The immunology behind this combined approach, which yielded synergistic antitumor effects, is very interesting in that checkpoint inhibitors, such as Yervoy, Keytruda, and Opdivo act to stimulate the adaptive part of the immune system, whereas Coley’s Vaccine activates the innate immune system.
Las Vegas, NV (PRWEB) September 16, 2017
Preclinical and clinical data support efficacy of novel approach to cancer immunotherapy developed by CHIPSA hospital.
CHIPSA Hospital, dedicated to the accelerated development of nontoxic cancer immunotherapies announced today filing of a patent application covering the combination of FDA approved antibodies known as “checkpoint inhibitors” together with Coley Vaccine, a stimulatory of innate immunity. CHIPSA is the only licensed hospital facility (under doctor supervision) treating with the Coley’s Vaccine in North America. The patent was based on animal data using the established B16 melanoma mouse model, as well as patient cases.
“CHIPSA is one of the oldest hospitals to be using Coley’s Vaccine therapy. Our experiences and published literature suggests that Coley’s Vaccine is one of the most potent activators of the innate immune system,. Given that cellular components of the innate immune system such as macrophage and dendritic cells play a fundamental role in the visibility of cancer to the immune system, we believe that activating these cells with Coley’s will increase responsiveness to checkpoint inhibitors. This belief is supported by animal experiments and pilot human studies.” Said Edward Clay, Former CEO of CHIPSA Hospital and now Chief Executive of United Cancer Centers, as well as coinventor of the patent.
Currently, only about 20% of patients with advanced cancer respond to checkpoint inhibitors. Data generated by CHIPSA collaborators and published data suggests that stimulating the innate immune system makes tumors more visible to the adaptive immune system, thus potentially increasing the number of patients responding to checkpoint inhibitors.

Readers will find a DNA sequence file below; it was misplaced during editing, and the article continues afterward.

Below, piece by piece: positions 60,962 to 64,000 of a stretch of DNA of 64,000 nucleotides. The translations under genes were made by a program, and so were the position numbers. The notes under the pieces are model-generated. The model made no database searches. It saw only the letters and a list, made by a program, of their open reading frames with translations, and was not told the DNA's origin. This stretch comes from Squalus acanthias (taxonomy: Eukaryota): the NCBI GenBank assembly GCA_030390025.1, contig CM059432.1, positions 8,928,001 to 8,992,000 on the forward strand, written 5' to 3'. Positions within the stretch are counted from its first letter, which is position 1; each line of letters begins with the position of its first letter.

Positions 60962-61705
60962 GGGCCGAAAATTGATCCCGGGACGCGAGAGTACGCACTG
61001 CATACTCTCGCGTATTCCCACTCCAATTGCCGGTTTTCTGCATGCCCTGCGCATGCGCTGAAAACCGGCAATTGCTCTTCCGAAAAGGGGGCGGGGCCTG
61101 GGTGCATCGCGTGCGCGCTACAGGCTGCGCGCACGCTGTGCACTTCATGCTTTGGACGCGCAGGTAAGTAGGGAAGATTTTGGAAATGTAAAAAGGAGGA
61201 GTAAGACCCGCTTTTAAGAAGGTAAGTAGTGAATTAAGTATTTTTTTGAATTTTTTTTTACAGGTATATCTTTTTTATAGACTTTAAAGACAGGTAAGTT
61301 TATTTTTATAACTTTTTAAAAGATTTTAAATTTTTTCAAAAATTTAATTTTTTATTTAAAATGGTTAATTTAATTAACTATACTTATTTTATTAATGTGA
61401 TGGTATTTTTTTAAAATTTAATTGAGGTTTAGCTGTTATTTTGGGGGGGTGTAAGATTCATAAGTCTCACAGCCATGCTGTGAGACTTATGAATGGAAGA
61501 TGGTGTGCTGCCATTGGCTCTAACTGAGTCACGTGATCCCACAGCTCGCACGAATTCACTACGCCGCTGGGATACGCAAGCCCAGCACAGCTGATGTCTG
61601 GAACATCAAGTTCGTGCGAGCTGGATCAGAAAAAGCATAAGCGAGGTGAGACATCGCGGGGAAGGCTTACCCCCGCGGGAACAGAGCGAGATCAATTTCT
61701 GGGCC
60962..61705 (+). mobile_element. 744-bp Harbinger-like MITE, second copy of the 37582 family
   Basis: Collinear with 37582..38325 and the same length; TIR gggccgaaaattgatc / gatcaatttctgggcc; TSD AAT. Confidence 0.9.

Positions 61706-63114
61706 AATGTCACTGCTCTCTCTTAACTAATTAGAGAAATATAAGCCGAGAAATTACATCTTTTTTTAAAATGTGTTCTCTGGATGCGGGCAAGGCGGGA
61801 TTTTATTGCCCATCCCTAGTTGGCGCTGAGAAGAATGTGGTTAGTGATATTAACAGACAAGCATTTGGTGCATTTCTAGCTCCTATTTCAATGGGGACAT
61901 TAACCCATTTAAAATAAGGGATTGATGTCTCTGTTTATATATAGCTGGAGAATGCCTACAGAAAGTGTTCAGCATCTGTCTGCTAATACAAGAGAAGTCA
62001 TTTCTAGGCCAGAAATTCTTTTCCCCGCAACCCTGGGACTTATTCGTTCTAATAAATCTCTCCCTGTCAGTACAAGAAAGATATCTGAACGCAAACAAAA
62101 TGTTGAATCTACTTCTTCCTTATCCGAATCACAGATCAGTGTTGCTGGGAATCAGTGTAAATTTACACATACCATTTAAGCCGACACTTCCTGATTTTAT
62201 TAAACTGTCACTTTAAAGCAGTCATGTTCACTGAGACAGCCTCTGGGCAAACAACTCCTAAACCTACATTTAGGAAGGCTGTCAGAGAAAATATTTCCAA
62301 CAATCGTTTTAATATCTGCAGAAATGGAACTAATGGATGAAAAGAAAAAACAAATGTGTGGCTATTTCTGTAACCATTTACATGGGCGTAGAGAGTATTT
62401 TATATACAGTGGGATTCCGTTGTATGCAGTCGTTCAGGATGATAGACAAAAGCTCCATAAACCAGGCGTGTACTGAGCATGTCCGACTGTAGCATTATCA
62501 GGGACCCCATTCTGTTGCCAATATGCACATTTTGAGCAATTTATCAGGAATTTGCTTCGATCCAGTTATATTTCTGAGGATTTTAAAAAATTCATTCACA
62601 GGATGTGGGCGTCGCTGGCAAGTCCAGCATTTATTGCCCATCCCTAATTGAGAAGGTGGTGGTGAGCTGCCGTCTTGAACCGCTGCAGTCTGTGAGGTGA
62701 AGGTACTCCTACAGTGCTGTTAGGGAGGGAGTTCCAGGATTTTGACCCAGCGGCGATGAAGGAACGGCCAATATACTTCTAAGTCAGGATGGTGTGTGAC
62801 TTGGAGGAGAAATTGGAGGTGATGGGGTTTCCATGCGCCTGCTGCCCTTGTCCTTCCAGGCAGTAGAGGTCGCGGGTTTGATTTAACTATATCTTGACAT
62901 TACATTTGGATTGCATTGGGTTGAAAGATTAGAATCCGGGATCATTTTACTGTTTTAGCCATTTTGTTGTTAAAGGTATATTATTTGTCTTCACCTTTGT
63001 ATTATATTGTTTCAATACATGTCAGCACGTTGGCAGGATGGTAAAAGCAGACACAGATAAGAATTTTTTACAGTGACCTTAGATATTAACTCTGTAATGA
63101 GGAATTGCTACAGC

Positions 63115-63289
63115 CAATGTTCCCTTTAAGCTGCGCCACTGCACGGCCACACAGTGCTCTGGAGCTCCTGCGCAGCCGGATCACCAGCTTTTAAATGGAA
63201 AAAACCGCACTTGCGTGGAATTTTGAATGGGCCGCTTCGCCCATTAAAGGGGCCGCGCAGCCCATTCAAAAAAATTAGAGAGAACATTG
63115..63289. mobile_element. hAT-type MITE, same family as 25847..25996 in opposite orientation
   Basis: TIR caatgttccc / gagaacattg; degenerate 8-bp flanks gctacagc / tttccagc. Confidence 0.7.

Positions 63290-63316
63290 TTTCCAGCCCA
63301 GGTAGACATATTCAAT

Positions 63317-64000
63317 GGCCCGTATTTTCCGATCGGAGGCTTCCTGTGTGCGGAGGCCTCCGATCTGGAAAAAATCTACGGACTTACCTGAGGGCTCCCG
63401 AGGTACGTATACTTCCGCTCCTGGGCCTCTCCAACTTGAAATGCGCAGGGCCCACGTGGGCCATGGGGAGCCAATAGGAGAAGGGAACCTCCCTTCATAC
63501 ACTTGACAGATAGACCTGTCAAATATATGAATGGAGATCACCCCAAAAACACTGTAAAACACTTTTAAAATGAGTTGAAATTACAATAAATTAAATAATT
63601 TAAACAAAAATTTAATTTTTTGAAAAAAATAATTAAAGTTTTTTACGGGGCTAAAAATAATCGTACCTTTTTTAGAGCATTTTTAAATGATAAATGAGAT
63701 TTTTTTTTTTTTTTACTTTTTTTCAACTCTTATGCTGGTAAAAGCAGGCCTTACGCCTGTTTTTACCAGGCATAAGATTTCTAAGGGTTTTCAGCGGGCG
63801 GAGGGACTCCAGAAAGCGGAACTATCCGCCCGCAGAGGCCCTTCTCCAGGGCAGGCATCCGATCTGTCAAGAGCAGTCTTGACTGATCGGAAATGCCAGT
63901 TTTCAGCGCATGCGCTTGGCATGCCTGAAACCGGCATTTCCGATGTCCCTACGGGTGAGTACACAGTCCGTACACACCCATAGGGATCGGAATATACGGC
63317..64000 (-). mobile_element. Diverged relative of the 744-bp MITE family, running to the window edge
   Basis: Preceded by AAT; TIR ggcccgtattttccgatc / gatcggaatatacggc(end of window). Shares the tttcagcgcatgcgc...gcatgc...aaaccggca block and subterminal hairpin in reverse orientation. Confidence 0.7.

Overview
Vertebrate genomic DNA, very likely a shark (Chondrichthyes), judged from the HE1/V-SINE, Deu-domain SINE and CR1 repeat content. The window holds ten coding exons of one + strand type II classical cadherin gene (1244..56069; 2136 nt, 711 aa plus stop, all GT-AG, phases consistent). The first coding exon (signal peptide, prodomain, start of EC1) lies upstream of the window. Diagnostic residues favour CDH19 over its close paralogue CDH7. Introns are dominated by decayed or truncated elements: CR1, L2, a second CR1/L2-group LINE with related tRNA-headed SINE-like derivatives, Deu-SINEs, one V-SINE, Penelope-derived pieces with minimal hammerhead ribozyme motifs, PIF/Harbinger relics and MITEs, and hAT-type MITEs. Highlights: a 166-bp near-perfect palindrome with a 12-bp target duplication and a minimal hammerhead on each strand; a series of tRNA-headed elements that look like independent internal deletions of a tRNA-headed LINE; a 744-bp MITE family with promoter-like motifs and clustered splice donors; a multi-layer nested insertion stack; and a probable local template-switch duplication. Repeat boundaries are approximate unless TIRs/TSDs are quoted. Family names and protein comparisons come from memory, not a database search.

“The immunology behind this combined approach, which yielded synergistic antitumor effects, is very interesting in that checkpoint inhibitors, such as Yervoy, Keytruda, and Opdivo act to stimulate the adaptive part of the immune system, whereas Coley’s Vaccine activates the innate arm of the immune system. Classical immunology teaches us that the innate and adaptive arms of the immune system work in synergy. By concurrent activation of both of these arms of the immune system, we believe we are driving the immune system into a state of overdrive, thus overcoming tumor associated immune suppression and increasing probability of remission.” Said Dr. Thomas Ichim, coinventor of the patent.
“I am proud to have led the clinical implementation of combining Coley’s Vaccine, which has been used for more than 100 years, with cutting edge immunological treatments like checkpoint inhibitors. The filing of today’s patent, is testimony to how here at CHIPSA we go the extra mile to offer the most advanced medicines to our patients.” Said Dr. Stephen Iacaboni, an Award Winning former MD Anderson Oncologist, who along with the other doctors at CHIPSA, performed the first combination therapies of Coley’s Vaccine with Checkpoint Inhibitors.
CHIPSA (Centro Hospitalario Internacional del Pacifico, S.A.) is a full service hospital caring for families with sick and injured within the ocean-front suburb of Playas de Tijuana. Since inception in 1979, CHIPSA Gerson integrative medical practice has become world renown and has been long identified as the home of Mexico’ Center for Integrative Medicine and Research. Our founding legacy, Gerson Therapy, represents the original medical practice of immuno-nutrition therapy developed by Max B. Gerson, M.D. (founder of immune-nutrition) known for his many contributions to address chronic, degenerative and infectious disease, as well as the documentation and remission of cancer.
 Jessy T. Immunity over inability: The spontaneous regression of cancer. J Nat Sci Biol Med. 2011 Jan;2(1):43-9. [2 Maletzki et al. Reevaluating the concept of treating experimental tumors with a mixed bacterial vaccine: Coley's Toxin. Clin Dev Immunol. 2012;2012:230625 https://www.ncbi.nlm.nih.gov/pmc/articles/PMC3502841/